Things To Do
Located about 45 minutes from El Paso, just over the Organ Mountains near Las Cruces, New Mexico, this park features streams that run year-round and shade trees located along hiking trails. Camping and picnic sites are available. Unlike most of the time-worn mountains in the area, the Organ Mountains are jagged and steep.
Located in central El Paso, this untouched arroyo (dry creek bed that temporarily fills with water after heavy rains) sits at the foot of the Franklin Mountains. With beautiful views of El Paso and Ciudad Juarez, the arroyo is a popular site for mountain bikers and nature lovers who enjoy birding or walking through the great Chihuahuan Desert terrain.
El Paso has become the undisputed mecca for some of the regions best mountain bike trails by virtue of its rocky terrain, views that go on for days and trails that range from beginner to advanced and suit all riding abilities. Access the trails via Chuck Heinrich Memorial Park, fee is $4 per person.
The museum’s grounds include 15 acres of nature trails, outdoor exhibits and desert garden with various native Chihuahuan desert plants. The trails leading from the Museum are well marked and maintained, with some leading into the canyons of the East Franklin Mountains. For bird enthusiasts you may see doves, gambol’s and scaled quail, verdin, canyon wren, various sparrows, horned larks, turkey vultures and perhaps golden eagles.
The Tom Mays Unit is the Thanksgiving table of the local parks system: it has something for everyone. hiking, mountain biking, road biking, birding, rock climbing, camping and picnicking are all available for outdoors enthusiasts of every stripe. This portion of the Franklin Mountains State Park offers endless possibilities for hikes, ranging from easy to extremely hard.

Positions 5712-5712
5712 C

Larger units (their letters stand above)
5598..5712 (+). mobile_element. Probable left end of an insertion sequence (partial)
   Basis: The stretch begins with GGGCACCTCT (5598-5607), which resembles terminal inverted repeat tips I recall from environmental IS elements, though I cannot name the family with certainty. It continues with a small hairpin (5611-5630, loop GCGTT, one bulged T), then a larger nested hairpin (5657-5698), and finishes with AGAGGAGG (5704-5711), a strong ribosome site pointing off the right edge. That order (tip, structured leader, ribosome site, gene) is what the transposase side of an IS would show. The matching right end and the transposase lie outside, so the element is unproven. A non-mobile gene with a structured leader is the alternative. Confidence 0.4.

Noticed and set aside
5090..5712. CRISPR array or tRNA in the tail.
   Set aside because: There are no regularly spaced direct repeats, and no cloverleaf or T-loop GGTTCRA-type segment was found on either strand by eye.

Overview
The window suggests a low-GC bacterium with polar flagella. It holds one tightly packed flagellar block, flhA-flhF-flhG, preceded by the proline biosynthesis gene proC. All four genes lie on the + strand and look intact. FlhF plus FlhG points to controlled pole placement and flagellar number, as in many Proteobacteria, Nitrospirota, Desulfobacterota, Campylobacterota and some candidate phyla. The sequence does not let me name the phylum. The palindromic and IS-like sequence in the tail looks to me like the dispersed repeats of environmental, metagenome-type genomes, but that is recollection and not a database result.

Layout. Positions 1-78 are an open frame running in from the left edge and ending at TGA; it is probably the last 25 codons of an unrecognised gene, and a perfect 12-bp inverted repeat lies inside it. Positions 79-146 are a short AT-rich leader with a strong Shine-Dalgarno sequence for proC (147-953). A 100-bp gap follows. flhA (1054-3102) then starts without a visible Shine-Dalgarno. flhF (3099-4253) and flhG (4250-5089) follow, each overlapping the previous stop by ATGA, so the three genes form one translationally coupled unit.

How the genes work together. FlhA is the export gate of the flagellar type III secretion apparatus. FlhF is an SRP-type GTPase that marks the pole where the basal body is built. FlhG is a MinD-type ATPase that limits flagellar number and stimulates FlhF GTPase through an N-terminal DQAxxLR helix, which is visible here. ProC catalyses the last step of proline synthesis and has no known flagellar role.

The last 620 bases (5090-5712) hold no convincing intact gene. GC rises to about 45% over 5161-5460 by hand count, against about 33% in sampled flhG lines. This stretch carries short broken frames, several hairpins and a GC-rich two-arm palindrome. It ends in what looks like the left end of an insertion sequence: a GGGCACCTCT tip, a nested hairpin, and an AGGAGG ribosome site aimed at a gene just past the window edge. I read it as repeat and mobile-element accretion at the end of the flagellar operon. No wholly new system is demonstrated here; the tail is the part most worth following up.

The two mission churches of Ysleta and Socorro stand as the oldest working missions in the region. In addition, the chapel of San Elizario, also located along the mission trail is known as an enduring symbol of the more than 400 years of rich history in the area.
Visitors looking for one-stop information spot should visit the Mission Valley Visitor Center. This historic building provides free Wi-Fi, ATM’s, restrooms, Mission Trail information, and a SunMetro transfer location. The center’s staff is knowledgeable and friendly so don’t hesitate to ask for directions or any questions pertaining to the Mission Trail area. The Mission Valley Visitor Center will provide you with everything you need to know for your Mission Trail visit. Restrooms available.
Seen as a paradise for world-class climbing and archeological research, Hueco Tanks encompasses three low mountains that rise 6,787 feet above sea level. Its structure once sheltered tribes such as the Jornada Mogollan People, Mescalero Apaches and Tigua Indians, giving them a stronghold. Here, thousands of rock and cave paintings of masks and stories can be observed. The famous structure of this arroyo provides unique hollows, or huecos, that capture rainwater. For a dry and weary land, Hueco Tanks can hold pockets of water for months at a time while the Chihuahua Desert lays baked. Known as the best spot for bouldering in the world, the ideal time to visit is November through March when it is not as hot.
The Lost Dog trails are situated in west El Paso and offer scenic and technical terrains. The area is about 14 square miles in size and some parts sit within the Franklin Mountains State Park. Parking is available at the trailhead.
Just west of Hueco Tanks sits Red Sands, which consists of 21 miles of off-roading opportunities. Red Sands features sand dunes, small hills and amazing views. Thirty four million years ago, the entire area used to be under an ancient sea and you’ll come across plenty of fossils. Since it’s open year round, this is an attraction you don’t want to miss. With Off-Road Adventures you can rent an ATV so that you can join in on all the fun in the desert hills. If you have a 4x4 vehicle, you can make this an all-day event by grilling and hanging out with friends or family.
The Rio Grande provides a picturesque backdrop for bird watching. The trail is a stretch of paved trail that parallels the Rio Grande from the New Mexico State Line in Anthony, TX to County Club Road in El Paso, TX. Whether you walk, jog, or ride a bike, this trail provides vistas of the Franklin Mountains to the east and the mesa’s of New Mexico to the west in a quiet and soothing environment.
The 10.5 mile long trail can be accessed at the following unofficial parking locations:
Family Dollar Parking Lot-8000 Doniphan Dr. International Brotherhood of Electrical Workers Parking Lot-311 West Borderland Road El Abrigado Animal Clinic Parking Lot-900 Country Club Road